"Civilization: The West and the Rest," by Niall Ferguson (Penguin Press, $35)
Here's one to anger your left-leaning friends. Or, of course, yourself, should you be left-leaning. Although if you are in the latter group, it's better to view this as an entertaining look into one of the right's brightest minds.
Or, at least, that's how British historian Niall Ferguson is perceived: bright, erudite, conservative. This book does nothing to change that image. It's actually more interesting and, at times, brilliant than one who has only seen Ferguson on television (which was the case with this reviewer) might expect.
In this extensively researched and eminently readable book, Ferguson is an unabashed fan of the West and what it has exported to the rest of the world.
He offers a welcome opposing view to the current trend of downplaying the good and emphasizing the bad in Western culture that, like it or not, has resulted in the richest, safest and healthiest civilization in the history of the world.
He writes: "It wasn't all good. No serious writer would claim that the reign of Western civilization was unblemished. Yet there are those who would insist that there was nothing whatever good about it. This position is absurd. As is true of all great civilizations, that of the West was Janus-faced: capable of nobility but also capable of turpitude."
It's so uncool that it almost feels … cool. Or even dangerous. That's where we are these days: The establishment guy now seems like the revolutionary.
The focus of the book is isolating what made the West so dominant and looking at whether we are seeing its decline (he thinks we are if we don't change leadership and direction). Ferguson identifies six categories that helped the West rise: competition, science, property, medicine, consumption and work.
His argument boils down to the fact that Western inventions — the corporation, modern medicine, property laws and a free market, among others — provided a successful template for the world to copy.
The most interesting, and sure to be most controversial, section concerns the work ethic, and Ferguson's argument that it has all but disappeared in the West.
"Europeans are the idlers of the world," he writes. "On average, they work less than Americans and a lot less than Asians."
Ferguson goes further, writing that it was Christianity, particularly Protestantism and "the peculiar ethic of hard work and thrift with which it came to be associated" that provided one of the keys to the ascension of Western culture.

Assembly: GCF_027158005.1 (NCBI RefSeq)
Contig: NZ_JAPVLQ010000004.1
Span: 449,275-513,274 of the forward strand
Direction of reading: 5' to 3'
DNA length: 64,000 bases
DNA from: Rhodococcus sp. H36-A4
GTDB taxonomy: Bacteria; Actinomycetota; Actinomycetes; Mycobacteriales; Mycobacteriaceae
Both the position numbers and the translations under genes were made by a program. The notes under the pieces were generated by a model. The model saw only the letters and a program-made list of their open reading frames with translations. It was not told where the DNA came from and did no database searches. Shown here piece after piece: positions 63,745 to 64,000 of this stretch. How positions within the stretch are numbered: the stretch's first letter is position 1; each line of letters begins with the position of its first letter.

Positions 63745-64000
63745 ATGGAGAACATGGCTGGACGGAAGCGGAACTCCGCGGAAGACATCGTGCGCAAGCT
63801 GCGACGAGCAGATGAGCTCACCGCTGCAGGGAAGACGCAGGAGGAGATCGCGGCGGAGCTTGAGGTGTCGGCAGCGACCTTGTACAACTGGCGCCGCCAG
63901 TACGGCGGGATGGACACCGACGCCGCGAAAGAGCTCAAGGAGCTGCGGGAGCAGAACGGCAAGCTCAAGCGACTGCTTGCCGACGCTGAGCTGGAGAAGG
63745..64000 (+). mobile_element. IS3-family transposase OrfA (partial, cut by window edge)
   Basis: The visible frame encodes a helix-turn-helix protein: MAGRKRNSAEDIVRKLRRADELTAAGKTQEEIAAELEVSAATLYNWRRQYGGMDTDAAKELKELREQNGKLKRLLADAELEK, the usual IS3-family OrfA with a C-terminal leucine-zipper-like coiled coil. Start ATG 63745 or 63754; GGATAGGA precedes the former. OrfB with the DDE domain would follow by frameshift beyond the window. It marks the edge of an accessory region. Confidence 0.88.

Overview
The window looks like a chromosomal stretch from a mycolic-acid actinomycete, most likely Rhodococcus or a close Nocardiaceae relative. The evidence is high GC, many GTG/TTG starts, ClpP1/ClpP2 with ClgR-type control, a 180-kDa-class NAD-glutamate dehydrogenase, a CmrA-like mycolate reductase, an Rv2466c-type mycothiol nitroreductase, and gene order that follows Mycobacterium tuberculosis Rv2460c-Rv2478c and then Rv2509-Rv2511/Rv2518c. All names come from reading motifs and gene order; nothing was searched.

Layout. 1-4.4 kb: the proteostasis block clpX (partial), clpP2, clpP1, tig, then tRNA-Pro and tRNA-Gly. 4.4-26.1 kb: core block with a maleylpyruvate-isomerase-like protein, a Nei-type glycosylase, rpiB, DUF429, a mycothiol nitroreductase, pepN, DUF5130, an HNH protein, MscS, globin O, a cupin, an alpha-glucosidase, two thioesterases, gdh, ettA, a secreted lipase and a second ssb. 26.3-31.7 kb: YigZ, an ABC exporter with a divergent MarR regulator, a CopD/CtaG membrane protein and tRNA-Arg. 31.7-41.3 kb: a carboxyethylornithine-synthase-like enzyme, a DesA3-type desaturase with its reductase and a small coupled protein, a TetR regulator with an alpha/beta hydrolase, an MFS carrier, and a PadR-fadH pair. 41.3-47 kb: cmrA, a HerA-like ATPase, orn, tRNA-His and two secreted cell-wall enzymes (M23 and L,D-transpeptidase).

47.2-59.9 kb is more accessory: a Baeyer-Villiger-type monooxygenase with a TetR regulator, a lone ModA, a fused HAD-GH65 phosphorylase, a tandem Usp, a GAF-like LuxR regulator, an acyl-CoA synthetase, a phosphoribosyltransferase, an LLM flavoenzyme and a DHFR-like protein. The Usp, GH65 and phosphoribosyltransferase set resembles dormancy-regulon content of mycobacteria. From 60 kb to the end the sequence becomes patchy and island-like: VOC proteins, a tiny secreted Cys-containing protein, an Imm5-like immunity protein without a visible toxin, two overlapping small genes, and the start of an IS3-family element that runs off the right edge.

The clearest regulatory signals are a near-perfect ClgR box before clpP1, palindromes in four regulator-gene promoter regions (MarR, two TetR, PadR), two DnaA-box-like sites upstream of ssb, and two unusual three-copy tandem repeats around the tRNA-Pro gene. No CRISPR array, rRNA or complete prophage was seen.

With so many Westerners turning their backs on religion, he argues, they have lost the key ingredients to making the culture work.
You are either nodding or shaking your head at this point. Either way, you'll find Ferguson engaging — and either edifying or infuriating. Isn't that all you can ask from a book designed to make you think?
Politics aside, the book is full of interesting insights. Early on, Ferguson complains that people today, with more comforts and distractions than ever, simply "do not listen to the dead." Centuries of knowledge left by those who have already lived is an often neglected trove of insight for people trying to understand life today.
Another interesting point he makes: "Most people in the past either died young or expected to die young, and those who did not were repeatedly bereft of those they loved, who did die young."
It takes a great deal of imagination for a modern person to put themselves in the shoes of anyone, from John Donne to George Washington and Napoleon Bonaparte, because almost everyone in history was driven in a way we are not for one reason: They expected to be dead by 40.
Ferguson writes: "The much greater power of death to cut people off in their prime not only made life seem precarious and filled it with grief. It also meant that most of the people who built the civilizations of the past were young when they made their contributions."
Think about that the next time you want to dismiss the arguments or ideas of a young person. Conversely, it makes those who extend their adolescence as long as possible, a growing number, seem directionless by comparison.